In the recent months I have realized that more and more teens I work with are dealing with their poor ability to make decisions. I am not saying they make poor decisions, but rather that they are poor at making any decision at all. I also find that many of my friends describe themselves as ‘indecisive’ and ‘fickle.’ When I ask them about this, they often say that there are too many ways they can get help in making decisions—both big and small, so they never make it themselves. This is causing us to lose—or outsource completely, the ability to make good decisions because we are out of practice.
Are we outsourcing our decision making ability to technology? I think, maybe. Here is how:
Let Simon Decide is a decision making site that gives advice to help you decide what option you should choose. I think this can be fun, but when you read some of the questions people have submitted, you cannot help but wonder: Shouldn’t this person be making this decision themselves? Sometimes there are big questions people submit. I think many people would rather have random people answer the question, than go through the difficulty of figuring out their own right answer and then getting it wrong.
Hunch personalizes the internet by getting to know users and then making recommendations for what they might like. This one is not as bad as outsourcing decisions, but it definitely takes the pleasure out of hunting for sites that you like.
Ask500 uses the idea of crowd wisdom to find answers. Users can submit questions and the community votes. Answers are collected and after 500 have been submitted you get your decision. I do like utilizing the wisdom of crowds, but I also wonder can we really give answers to serious questions about life, relationships and careers based on what is in a paragraph? And should we (non-experts, without knowing this person) be answering at all?
Many teens submit questions to their news feed or status updates and ask friends to respond. Everything from “Should I go to the beach for vacation or the snow?” or even more serious things like, “Should I go to grad school?” This is a bit better than Ask500 and Let Simon Decide because at least your friends know you. But sometimes I think that other people’s ideas only cloud our own opinions. Inner reflection is important and only we can know our own answers…especially to big life questions. Teens especially have the problem of not taking their friends opinions as suggestions and not fact and then separating their own thoughts from those of their peers.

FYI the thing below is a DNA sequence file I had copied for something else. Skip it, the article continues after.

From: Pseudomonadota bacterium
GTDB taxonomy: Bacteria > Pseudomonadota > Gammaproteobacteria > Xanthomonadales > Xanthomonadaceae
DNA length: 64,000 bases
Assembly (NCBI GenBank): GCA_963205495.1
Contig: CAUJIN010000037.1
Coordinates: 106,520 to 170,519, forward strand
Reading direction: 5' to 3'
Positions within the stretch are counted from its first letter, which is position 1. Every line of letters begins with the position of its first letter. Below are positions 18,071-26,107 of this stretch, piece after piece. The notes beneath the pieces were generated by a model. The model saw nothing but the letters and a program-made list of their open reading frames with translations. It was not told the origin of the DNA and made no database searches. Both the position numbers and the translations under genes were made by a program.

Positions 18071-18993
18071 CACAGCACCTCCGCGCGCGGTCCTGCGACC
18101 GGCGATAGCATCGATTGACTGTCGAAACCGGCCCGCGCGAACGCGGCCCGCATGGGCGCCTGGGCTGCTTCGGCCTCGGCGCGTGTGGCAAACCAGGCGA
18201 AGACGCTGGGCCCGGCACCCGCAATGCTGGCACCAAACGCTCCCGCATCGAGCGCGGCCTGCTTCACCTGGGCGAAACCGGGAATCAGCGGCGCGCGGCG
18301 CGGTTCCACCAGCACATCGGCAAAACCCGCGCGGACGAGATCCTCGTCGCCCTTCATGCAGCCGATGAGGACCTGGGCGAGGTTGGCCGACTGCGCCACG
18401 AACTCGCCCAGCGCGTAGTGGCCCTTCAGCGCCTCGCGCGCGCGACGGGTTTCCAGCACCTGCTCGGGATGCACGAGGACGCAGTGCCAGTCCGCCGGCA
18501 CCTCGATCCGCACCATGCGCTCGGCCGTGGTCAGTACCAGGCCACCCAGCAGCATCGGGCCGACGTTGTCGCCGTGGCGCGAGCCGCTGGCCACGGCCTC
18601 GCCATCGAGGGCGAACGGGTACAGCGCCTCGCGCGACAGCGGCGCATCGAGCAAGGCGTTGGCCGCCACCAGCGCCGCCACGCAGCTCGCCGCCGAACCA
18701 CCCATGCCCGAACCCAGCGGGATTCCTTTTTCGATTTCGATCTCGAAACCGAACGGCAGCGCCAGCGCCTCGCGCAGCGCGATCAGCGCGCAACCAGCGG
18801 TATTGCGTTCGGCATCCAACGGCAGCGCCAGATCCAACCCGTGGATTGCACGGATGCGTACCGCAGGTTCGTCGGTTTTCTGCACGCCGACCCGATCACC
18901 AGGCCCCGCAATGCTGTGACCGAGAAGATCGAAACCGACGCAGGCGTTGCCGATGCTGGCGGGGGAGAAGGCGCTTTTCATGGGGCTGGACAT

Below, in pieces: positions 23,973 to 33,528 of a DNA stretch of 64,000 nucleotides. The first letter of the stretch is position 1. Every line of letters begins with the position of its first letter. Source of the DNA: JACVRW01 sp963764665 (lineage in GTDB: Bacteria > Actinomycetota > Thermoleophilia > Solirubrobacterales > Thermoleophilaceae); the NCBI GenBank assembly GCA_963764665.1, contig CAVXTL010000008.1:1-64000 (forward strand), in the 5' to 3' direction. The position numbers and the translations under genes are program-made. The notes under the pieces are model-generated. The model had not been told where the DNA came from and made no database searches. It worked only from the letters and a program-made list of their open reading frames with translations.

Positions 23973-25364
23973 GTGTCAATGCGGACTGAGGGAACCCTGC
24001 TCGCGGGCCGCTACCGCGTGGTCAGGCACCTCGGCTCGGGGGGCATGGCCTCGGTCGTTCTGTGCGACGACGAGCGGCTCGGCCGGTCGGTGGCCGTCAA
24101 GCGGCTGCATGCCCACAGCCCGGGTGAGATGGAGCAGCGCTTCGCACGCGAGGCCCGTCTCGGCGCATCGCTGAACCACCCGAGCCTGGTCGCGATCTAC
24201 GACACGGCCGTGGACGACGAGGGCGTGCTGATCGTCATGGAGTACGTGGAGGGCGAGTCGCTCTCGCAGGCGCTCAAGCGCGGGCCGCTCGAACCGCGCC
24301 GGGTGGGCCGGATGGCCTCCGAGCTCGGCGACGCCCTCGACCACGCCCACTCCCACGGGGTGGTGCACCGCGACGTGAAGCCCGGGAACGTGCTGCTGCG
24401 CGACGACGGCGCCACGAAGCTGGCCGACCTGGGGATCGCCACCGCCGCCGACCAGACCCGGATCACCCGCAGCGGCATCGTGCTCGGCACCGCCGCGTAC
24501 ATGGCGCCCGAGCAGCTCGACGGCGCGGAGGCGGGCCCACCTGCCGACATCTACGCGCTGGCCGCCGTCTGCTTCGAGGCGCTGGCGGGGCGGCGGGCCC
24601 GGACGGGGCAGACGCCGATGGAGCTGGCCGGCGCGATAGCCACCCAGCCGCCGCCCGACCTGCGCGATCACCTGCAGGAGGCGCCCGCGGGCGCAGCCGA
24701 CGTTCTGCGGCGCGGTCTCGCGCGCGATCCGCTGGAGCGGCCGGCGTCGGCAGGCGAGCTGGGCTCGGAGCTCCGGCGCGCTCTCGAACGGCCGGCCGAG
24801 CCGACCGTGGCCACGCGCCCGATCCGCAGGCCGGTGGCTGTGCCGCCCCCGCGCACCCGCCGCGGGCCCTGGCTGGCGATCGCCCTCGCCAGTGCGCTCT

By outsourcing our decisions, we hope that if the answer turns out to be wrong, we are not to blame. I think outsourcing our decision-making is, ultimately, a way to maneuver around ever being wrong. After all a person who used Ask500 to decide whether or not to buy his apartment, could just say, “Well, guess those people were wrong,” when the house loses market value a year later. As humans, we need to be wrong sometimes because this helps us learn. We also need to make our own decisions by listening to our hearts, our logic and thinking about the repercussions of potential decisions. I challenge you to think twice about using some of the online tools to make bigger decisions. I believe decisiveness is an ability that is seriously underrated.
Most importantly, we need to talk to our teens about how they make decisions. Are they using Facebook to socialize or are they posting some minor and major dilemmas? Do they ever use networks to seek advice? What are the pros and cons to using Facebook for advice over person to person? These are all questions that parents should be asking their teens so that they can make their own decisions when it comes to the big ones.